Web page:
Clear Lake Cottage / MacLennan Jaunkalns Miller Architects

© Ben Rahn/A-Frame

Architects: MacLennan Jaunkalns Miller Architects
Location: Township of Sequin, Ontario,
Area: 215 sqm
Year: 2012
Photographs: Ben Rahn/A-Frame

© Ben Rahn/A-Frame

A Toronto family of five required a new four-season cottage to replace their existing 1950′s structure. The goal was to blend with the rural character of the quiet lake community and provide a clean modern environment that engages the landscape and captures a ‘cottage’ feel.

© Ben Rahn/A-Frame

The site is located on Clear Lake in Seguin Township, Ontario. The lot has a large frontage and an existing dock. The orientation is predominately to the east collecting warmth and direct light in the morning. The building sits quietly behind trees away from the water.

© Ben Rahn/A-Frame

Outside of their direct program requirements there were two related and compelling goals the clients wanted to achieve. First they wanted all the benefits of modern design: clean lines, abundant natural light, connection with the outdoors; but they also wanted to blend contextually with the character and humility of the surroundings. Secondly, although they requested a winterized facility, they did not want to lose the connection with the land they had come to appreciate in their uninsulated, tin roofed dwelling.

© Ben Rahn/A-Frame

It was decided a peaked sloped roof would be used. This could achieve an ambiguously modern vernacular feel and was beneficial for snow and water shedding. Termed the ‘Campsite’ [like tents around a campsite]. This approach yielded interesting opportunities to define exterior spaces. To meet the budget a singular and rational peaked roof system was employed- ‘the Bigtop’ a single tent pole supporting a giant hip roof housed the volumes below.

© Ben Rahn/A-Frame

The program was consolidated into 4 logical masses: Master Suite, Bedrooms, Utility/Den and Living Space. These masses we arranged in terms of degree of Privacy required; north to south. It was then determined which spaces would have forest views and which would have lake views. The masses were arranged to frame exterior spaces and capture an ambiguous indoor/outdoor condition. The plan was rationalized as a rectangle then skewed to a trapezoidal shape to maximize the lake front exposure.

© Ben Rahn/A-Frame

The resulting formal expression of the building expressed an archetypal ‘house’ quality. Roof and walls merge in a singular streamline form. This form captures within it outdoor spaces creating a spatial continuum inside and out. The massing along the forest side became connected above by an open loft space. This bedroom /utility bar is treated as a stained pine slat ‘Black Box’ and is an extension of the materiality of the exterior.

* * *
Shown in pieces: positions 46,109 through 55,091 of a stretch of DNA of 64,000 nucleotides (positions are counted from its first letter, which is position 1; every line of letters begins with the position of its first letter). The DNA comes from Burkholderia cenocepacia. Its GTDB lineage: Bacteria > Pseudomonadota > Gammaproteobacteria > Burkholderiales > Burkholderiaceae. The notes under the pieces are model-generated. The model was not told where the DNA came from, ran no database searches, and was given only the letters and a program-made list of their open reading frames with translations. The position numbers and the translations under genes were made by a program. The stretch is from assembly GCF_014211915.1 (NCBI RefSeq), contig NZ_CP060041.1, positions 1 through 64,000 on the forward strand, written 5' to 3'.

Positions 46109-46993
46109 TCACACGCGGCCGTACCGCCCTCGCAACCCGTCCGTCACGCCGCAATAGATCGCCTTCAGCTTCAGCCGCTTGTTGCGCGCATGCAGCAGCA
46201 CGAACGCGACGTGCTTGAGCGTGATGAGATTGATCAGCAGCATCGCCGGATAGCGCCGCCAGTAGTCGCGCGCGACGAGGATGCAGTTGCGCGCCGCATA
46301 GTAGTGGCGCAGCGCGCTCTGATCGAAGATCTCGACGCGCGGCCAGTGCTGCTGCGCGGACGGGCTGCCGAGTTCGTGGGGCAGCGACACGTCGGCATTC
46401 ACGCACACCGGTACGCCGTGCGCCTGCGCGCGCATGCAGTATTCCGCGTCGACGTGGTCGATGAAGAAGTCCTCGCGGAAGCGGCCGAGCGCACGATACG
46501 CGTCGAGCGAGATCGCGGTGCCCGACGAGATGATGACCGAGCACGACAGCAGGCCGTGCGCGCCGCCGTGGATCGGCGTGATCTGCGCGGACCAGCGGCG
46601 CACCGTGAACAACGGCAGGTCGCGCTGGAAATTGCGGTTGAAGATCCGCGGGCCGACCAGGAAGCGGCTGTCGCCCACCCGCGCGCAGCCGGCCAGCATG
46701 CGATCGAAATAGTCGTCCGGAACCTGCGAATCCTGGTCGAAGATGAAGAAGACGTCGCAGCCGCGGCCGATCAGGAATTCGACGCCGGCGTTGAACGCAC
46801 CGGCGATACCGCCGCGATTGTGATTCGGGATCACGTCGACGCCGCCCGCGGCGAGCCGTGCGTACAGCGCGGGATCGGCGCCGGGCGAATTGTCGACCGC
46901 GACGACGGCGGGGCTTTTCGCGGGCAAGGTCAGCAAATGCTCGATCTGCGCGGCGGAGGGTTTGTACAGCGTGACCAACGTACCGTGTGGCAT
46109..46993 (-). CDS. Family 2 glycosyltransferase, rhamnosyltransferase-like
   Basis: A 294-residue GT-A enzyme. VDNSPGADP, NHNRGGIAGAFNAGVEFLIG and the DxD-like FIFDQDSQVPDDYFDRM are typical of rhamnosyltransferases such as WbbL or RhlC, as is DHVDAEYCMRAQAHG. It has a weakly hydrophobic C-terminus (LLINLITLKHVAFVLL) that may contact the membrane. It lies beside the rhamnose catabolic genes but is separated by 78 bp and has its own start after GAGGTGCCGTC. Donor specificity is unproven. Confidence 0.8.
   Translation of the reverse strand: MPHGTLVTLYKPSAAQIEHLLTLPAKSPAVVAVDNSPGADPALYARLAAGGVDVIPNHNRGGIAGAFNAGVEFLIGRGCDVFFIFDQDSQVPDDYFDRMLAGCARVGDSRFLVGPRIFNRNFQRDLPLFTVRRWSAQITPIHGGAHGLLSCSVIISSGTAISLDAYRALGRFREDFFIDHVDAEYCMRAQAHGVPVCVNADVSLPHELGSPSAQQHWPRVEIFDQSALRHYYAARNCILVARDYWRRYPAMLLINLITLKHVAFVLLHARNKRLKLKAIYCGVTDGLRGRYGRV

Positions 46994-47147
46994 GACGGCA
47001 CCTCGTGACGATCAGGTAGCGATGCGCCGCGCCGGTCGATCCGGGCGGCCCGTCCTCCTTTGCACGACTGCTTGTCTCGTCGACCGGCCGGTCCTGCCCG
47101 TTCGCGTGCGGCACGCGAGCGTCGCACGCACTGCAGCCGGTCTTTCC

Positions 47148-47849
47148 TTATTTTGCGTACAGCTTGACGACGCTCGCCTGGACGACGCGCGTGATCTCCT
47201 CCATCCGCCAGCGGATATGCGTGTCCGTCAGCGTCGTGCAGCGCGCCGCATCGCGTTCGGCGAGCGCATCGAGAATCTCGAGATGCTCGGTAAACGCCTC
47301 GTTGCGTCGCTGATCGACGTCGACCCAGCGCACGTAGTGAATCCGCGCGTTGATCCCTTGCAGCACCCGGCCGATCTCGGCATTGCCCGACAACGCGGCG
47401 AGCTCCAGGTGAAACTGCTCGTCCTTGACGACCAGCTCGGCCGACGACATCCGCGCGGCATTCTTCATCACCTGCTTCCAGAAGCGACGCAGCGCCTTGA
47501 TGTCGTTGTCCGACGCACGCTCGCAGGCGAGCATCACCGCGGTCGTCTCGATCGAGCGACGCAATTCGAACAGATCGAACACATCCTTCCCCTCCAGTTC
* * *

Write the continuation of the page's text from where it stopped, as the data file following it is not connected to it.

© Ben Rahn/A-Frame

Punctures to the building envelope, and exposure of the Douglas Fir roof and wall structure capture outdoor space, and create a spatial continuum – a porosity of inside to out. Taking cues from the client’s fondness for Scandinavian fishing shacks, with their pine tar-painted cedar, the building is clad in black corrugated metal, a cost effective North American interpretation of this shoreline aesthetic. The result is decidedly modern, but raw and industrial too. This approach to a ‘high and low’ material palette and divergent typologies is a strategy to disarm the precious nature of ‘designed’ space.

© Ben Rahn/A-Frame

The interior is detailed to contrast the exterior black cladding. The interior material palette of Sapelle window frames, retroplate concrete floors, and Douglas Fir plywood works as a visual counterpoint to the dark, textured exterior finish. This conceptual reading reinforces the Scandinavian influence. Douglas Fir plywood was selected based on the client’s preference for a non-drywall interior shell. Exposed areas of Douglas Fir framing are either open to above (morning terrace) or clad with smoke tinted corrugated acrylic (arrival spaces). The rooms along the forest side support an upper open loft space. This bedroom /utility bar is treated as a stained oak ‘Black Box’ and is an extension of the materiality of the exterior – signifying enclosure. The screened porch has a bi-folding partition opening it to the cottage interior. 50% of the glazed envelope can be left in the ‘open’ screened position allowing for the cottage to be exposed to breeze, fragrances, acoustics, and shadow play – capturing the natural feel of the site.

Plan
Cite: "Clear Lake Cottage / MacLennan Jaunkalns Miller Architects" 09 Jun 2013. ArchDaily. Accessed 24 Oct 2014. <http://www.archdaily.com/?p=380603>
  • Croco Dile

    Well done.